The boundaries with the pharynx are difficult to specify anatomically (hence the name bucco pharynx or oropharynx given to the mouth and pharynx together). The hen has neither lips nor teeth. photo: mikethechickenvet – WordPress.com
Examine the crop:
The crop is like a reservoir located at the base of the neck, flush with the entrance to the chest. In the hen, the crop is shaped like a very stretchy ventral sac that adheres in its ventral part to the skin and subcutaneous muscles of the neck and in its caudo-dorsal part to the right pectoral muscles. As soon as a hen eats, she fills the crop throughout the day and it becomes slightly firmer. But as a hen digests, the swelling should decrease. Your hens should have an empty crop in the morning, since they will have been inactive during the night. Chickens do not eat at night. The crop should never be filled with water either.
Thanks to Mrs. Leigh Schilling Edwards for the following pictures:
In the morning the crop of your hens should be completely empty i.e. the area should be relaxed and not hard. If the crop is of a hard texture and if you also smell a bad smell this could immediately indicate either a crop worm or fungus problem. Fungi cause food to ferment in the crop and cause a sour smell. Digestion stones (small insoluble flint stones) are essential for proper digestion of food. Because hens have no teeth, they need small stones to crush and digest the food accumulated during the day in the crop. Give them digestion stones and oyster shell scales to prevent clogging of the crop. Clogging of the crop can cause the death of a hen.
If you have the impression that your hen has bad breath, her crop may be infected with a fungus or yeast.
To treat the fungus in the crop, you can put ½ tsp of Epsom salt in ½ cup of lukewarm water and soak a absorbent cotton pad and let it drip directly into the bird’s throat 2 to 3 times a day, being very careful not to send solution into the airways. To treat a fungus infection you can also add 1/2 teaspoon of copper sulfate in 1 gallon of water.
Oregano oil is also a natural antibiotic that can be useful. Oregano oil has been studied in poultry production industries in conjunction with the use of true cinnamon. These products have shown good results. A teaspoon of cinnamon can be added to a little natural yogurt with a drop of oregano oil as an option to consider as a treatment. If symptoms persist, consult your veterinarian.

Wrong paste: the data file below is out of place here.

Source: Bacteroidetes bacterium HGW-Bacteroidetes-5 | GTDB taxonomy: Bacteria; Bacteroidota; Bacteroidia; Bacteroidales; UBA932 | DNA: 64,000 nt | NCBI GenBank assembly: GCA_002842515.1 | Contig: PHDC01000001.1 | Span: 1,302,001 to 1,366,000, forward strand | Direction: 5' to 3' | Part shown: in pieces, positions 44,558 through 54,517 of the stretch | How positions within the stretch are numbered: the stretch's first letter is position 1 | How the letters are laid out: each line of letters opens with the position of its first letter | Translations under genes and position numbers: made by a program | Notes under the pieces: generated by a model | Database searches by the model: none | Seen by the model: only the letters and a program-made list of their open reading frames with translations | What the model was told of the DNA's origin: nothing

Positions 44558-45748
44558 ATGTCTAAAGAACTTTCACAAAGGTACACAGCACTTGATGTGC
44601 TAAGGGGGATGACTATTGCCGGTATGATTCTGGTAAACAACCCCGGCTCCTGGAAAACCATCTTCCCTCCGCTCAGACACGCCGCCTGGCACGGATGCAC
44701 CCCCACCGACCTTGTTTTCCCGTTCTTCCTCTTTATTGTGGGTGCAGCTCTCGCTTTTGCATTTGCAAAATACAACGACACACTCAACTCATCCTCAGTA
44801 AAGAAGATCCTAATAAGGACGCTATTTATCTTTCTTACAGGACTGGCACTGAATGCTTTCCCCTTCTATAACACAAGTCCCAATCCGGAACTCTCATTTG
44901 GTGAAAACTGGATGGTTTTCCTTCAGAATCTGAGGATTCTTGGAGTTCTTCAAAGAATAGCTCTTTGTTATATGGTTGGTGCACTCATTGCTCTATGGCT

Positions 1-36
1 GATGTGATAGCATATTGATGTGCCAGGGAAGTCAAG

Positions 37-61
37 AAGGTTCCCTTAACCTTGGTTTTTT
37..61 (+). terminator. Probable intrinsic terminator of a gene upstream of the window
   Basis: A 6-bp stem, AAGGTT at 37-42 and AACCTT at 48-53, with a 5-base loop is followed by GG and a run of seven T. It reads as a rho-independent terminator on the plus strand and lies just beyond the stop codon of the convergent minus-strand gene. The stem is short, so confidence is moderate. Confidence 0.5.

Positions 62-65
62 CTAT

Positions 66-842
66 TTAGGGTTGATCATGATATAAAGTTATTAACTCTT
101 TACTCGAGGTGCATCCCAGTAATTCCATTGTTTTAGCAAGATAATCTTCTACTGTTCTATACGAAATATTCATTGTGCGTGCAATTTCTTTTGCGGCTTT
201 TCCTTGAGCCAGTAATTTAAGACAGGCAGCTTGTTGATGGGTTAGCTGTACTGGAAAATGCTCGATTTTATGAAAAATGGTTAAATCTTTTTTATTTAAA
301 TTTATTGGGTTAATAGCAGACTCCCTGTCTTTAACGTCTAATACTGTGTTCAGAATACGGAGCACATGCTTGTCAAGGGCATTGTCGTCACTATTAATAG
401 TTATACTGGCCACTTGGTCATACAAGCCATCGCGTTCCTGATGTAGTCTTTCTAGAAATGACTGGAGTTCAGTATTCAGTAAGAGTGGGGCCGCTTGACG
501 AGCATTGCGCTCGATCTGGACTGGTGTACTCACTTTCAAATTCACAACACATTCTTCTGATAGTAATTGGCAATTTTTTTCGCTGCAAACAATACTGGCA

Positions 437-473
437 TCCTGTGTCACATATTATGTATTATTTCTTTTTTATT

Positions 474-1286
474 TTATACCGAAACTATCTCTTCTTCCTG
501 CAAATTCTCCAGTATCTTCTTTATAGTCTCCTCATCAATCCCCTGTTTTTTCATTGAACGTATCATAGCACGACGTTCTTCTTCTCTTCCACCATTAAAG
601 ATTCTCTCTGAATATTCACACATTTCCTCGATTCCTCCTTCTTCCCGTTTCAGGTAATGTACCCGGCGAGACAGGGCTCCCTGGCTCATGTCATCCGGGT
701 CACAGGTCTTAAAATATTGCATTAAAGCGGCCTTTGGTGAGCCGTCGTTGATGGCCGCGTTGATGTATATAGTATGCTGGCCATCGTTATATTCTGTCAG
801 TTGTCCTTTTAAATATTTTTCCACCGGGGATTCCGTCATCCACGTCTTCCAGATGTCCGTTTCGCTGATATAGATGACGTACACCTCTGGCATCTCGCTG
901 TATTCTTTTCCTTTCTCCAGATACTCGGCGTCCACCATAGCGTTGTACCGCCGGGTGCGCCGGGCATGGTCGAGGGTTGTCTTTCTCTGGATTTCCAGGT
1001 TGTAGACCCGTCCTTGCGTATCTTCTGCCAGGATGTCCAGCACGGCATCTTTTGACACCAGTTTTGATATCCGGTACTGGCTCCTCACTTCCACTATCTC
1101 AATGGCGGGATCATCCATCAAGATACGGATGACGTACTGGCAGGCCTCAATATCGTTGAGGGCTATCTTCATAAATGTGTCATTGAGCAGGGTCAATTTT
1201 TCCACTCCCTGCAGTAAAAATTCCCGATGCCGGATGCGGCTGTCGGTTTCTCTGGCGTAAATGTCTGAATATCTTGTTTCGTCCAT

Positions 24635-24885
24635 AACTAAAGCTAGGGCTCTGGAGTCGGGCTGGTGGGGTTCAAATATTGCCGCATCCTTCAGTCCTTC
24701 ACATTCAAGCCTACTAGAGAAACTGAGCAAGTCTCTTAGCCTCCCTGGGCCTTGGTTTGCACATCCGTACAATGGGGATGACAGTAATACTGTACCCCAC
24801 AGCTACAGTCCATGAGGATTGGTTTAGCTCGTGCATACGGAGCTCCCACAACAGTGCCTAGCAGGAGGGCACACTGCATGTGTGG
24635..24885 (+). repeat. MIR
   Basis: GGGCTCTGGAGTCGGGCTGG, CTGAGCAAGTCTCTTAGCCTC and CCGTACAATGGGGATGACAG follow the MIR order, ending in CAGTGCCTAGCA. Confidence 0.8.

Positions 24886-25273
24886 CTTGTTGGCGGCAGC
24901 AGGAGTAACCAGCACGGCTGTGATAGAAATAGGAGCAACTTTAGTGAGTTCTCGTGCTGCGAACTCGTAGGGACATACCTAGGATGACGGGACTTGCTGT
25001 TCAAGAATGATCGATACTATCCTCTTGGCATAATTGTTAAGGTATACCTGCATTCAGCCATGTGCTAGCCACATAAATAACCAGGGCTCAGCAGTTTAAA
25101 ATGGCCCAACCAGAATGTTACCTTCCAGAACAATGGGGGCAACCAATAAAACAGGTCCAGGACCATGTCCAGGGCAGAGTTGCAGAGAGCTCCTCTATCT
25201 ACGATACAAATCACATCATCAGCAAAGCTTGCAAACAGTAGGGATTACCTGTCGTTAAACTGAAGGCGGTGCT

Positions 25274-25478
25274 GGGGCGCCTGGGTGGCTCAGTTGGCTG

It is also an oil to be handled with care and the dosage must be scrupulously respected. For humans, there are few contraindications to the use of oregano oil, however, it should not be used on the skin or in the mouth and is not recommended during the first 3 months of pregnancy. The two basic principles contained in oregano oil that give it antimicrobial and antibacterial virtues are called carvacrol and thymol. The combined action of thymol and carvacrol has proven its antifungal effectiveness and oregano oil is already used to treat candida albicans or vaginal infections.
Moreover, the American Department of Agriculture has reported that oregano oil has an effective action against Salmonella and Escherichia Coli germs, which is very interesting for our small urban chicken flocks!
Exam her abdomen and chest:
One should be able to feel the body mass by palpating the flanks and the central bone but it should not be prominent. Check that there are no lesions or abscesses under the belly as a result of perching on rougher areas. The abdomen should be firm but not hard. If an egg is caught in her oviduct, you may feel a bump. An abnormal abdomen can indicate many problems such as salpingitis.
The cloaca should be pink, (except for silky women with black skin) moist and clean. The cloaca of a hen during the laying period is darker. There should be no sticky droppings, blood or prolapse. A hen that stops laying will have a paler cloaca. If an accumulation of droppings gets stuck around the cloaca, it is recommended to wash the back or soak it in a bucket of warm water. Always dry a hen well (you can dry it in a dryer) before putting it back in the henhouse. Examine the droppings to make sure your hens are healthy.
Read the article: everything about chicken poop
Les pieds et les pattes:
Les pattes des poules et les pieds sont à surveiller de près. Les pattes doivent être lisses. Il arrive que des parasites puissent s’insérer sous les écailles (acariens) et provoquer la gale des pattes. Il faut traiter la gale avec trempage de 30 minutes dans un sceau d’eau tiède et savon naturel (savon de Marseille, savon noir etc.) et enduire d’huile ou vaseline ou un mélange de souffre avec un substrat graisseux. Répéter durant plusieurs jours. Les poules pondeuses ont généralement des pattes lisses et pâles. Certaines espèces ont une coloration plus foncée.